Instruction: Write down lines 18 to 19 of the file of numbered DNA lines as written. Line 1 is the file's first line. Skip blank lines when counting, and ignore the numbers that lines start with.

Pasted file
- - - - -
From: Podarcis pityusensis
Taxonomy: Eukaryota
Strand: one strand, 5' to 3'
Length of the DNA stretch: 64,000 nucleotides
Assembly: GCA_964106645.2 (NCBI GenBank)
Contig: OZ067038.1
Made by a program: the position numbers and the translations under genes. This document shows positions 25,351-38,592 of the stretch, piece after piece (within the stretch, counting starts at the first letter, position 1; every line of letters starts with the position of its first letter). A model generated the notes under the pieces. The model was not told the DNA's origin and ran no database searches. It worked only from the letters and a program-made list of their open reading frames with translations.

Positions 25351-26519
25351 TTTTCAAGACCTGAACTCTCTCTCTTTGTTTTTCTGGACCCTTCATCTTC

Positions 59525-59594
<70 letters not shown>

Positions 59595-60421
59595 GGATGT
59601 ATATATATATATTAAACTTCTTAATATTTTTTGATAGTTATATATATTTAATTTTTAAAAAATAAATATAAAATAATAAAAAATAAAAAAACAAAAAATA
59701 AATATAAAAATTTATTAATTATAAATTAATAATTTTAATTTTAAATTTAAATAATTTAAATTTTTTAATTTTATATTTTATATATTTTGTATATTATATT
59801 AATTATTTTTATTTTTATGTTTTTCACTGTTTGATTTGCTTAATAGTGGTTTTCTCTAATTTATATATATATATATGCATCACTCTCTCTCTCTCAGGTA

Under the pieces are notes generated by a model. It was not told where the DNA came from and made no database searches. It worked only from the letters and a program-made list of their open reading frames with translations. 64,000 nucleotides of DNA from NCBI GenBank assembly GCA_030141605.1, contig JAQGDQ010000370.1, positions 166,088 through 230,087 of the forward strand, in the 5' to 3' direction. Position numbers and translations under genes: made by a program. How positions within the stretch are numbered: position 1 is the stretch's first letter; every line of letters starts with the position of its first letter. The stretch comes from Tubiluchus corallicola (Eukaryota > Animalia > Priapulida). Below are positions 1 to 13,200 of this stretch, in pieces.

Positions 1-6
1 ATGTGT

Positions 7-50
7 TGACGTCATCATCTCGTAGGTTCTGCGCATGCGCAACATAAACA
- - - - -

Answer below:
Positions 1-6
1 ATGTGT